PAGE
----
The current wave of development and prosperity in every sector has been a result of a robust five-year plan being implemented by the People’s Progressive Party/Civic (PPP/C) Government, which entailed a great deal of strategic efforts to lift the country from a rickety state of affairs and economic collapse.
In measuring his administration’s performance, President Irfaan Ali on Friday sought to analyse the APNU/AFC’s governance ‘matrix’ between 2015 and 2019.
When Government took office in 2020, the Head of State lamented, the planning foundation inherited from its predecessor had seen traditional sectors on a ‘free fall’. Gold reserves had been depleted, and there was a startling overdraft.
Between key sectors such as sugar, forestry and bauxite, the decline was $61.5 billion in less than five years – representing eight per cent of the 2019 Gross Domestic Product.
He said, “The sugar industry between this period fell, the aggregate production contracted by $21 billion. What that means is that production level in monetary value contracted by $21 billion. From where they (the coalition) picked it up in 2015 to the time they handed it over to us, it went downwards. The forestry sector declined by $31 billion under the APNU/AFC Government.”
Contractions in these sectors had cost the country more than US$283 million in potential export earnings. Additionally, gold reserves at the Bank of Guyana had fallen from $25 billion to $800 million – a decline of 97 per cent.
“Equally worrisome was the fact that the Central Government overdraft had increased by more than $114 billion, or by 540 per cent, during this period. The deficit by Central Government also increased from $9.3 billion to $30 billion.”
This was coupled with 200 new tax measures imposed on businesses and consumers – all of which have been reversed by the Ali-led administration to increase the spending power and disposable income of Guyanese.
The president zeroed in, “It led to an increase in tax revenue, but, more importantly, it led to the extraction of wealth from the pockets of people. Effective tax rate as of 2014 was 15 per cent, and that moved to 22 per cent under the last Government. That is, the people, in 2019, had to pay an average of 22 cents in taxes on every dollar earned…It’s important for our population to understand this.”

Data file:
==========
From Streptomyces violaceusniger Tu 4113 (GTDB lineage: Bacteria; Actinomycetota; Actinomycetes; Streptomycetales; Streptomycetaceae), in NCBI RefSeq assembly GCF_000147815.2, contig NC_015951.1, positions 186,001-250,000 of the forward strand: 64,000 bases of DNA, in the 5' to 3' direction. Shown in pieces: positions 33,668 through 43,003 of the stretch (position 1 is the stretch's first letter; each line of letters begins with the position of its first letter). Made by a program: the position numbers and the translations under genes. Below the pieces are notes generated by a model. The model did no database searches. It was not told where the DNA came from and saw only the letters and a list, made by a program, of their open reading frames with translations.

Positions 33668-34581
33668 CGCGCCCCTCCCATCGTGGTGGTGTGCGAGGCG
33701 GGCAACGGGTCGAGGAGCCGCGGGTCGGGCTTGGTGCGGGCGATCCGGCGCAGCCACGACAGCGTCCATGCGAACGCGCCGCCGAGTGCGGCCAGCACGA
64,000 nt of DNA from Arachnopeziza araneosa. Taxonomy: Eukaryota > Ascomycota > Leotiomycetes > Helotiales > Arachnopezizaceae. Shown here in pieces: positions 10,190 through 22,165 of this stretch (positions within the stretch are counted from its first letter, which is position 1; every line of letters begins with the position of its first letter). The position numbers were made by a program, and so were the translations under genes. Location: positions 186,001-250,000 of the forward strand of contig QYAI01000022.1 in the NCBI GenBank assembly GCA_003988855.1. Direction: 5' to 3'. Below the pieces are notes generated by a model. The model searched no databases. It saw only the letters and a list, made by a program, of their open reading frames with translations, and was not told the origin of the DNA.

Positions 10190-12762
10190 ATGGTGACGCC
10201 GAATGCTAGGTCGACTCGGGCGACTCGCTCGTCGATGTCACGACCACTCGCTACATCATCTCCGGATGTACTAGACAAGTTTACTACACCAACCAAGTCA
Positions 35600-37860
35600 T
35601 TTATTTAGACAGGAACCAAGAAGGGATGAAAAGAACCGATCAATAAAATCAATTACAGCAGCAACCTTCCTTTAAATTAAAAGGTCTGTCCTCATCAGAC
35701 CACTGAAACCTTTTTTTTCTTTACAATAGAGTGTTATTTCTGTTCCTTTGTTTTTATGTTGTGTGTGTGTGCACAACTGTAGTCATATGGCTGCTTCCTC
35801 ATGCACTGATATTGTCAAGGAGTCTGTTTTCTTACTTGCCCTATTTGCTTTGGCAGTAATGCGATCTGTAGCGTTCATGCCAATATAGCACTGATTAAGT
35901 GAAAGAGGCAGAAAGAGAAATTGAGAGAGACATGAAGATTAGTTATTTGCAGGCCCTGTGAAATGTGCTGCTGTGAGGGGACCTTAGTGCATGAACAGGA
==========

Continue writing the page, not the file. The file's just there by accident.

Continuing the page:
Private consumption during that time, which translates to the goods consumed by the common man, declined by $77 billion, falling from 82.7 per cent to 53 per cent.
“What this means is that our people were spending less. They didn’t have the resources to spend, and what it means (is) that the spending rate fell from 20 cents from every dollar earned in four years. Because why? The disposable income was not there!” Ali voiced.
Now bolstered by an expected ramping up of oil production offshore and persistent growth in key non-oil sectors, Guyana’s economy is slated to continue its growing trend for yet another consecutive year, with projections putting Real Gross Domestic Product (GDP) at a 34.3 per cent growth in 2024.
While initial projections had pegged the country’s real GDP to grow by 25.1 per cent in 2023, with non-oil GDP expanding by 7.9 per cent, this surpassed expectations and expanded by 33 per cent overall last year, with a “stronger-than-expected” growth of 11.7 per cent in non-oil real GDP.
Government said this was evidence of policies focused on supporting growth in the traditional pillars of the economy while managing the oil and gas sector effectively.
Consequently, the agriculture, forestry and fishing sector expanded by seven per cent in 2023. In the sugar sector, a 28 per cent growth was recorded last year. In the extractive industries, further growth in oil and gas and other mining and quarrying, as well as an expected recovery in the gold and bauxite mining subsectors, have been projected.
The sand, stone, diamonds and manganese subsectors are also anticipated to continue their momentum in 2024, with projected growth of 19.3 per cent.
Construction in 2024 will be maintained with a projected growth of 23.4 per cent, while the services industry will expand by 6.9 per cent this year with supported spillovers from the other sectors.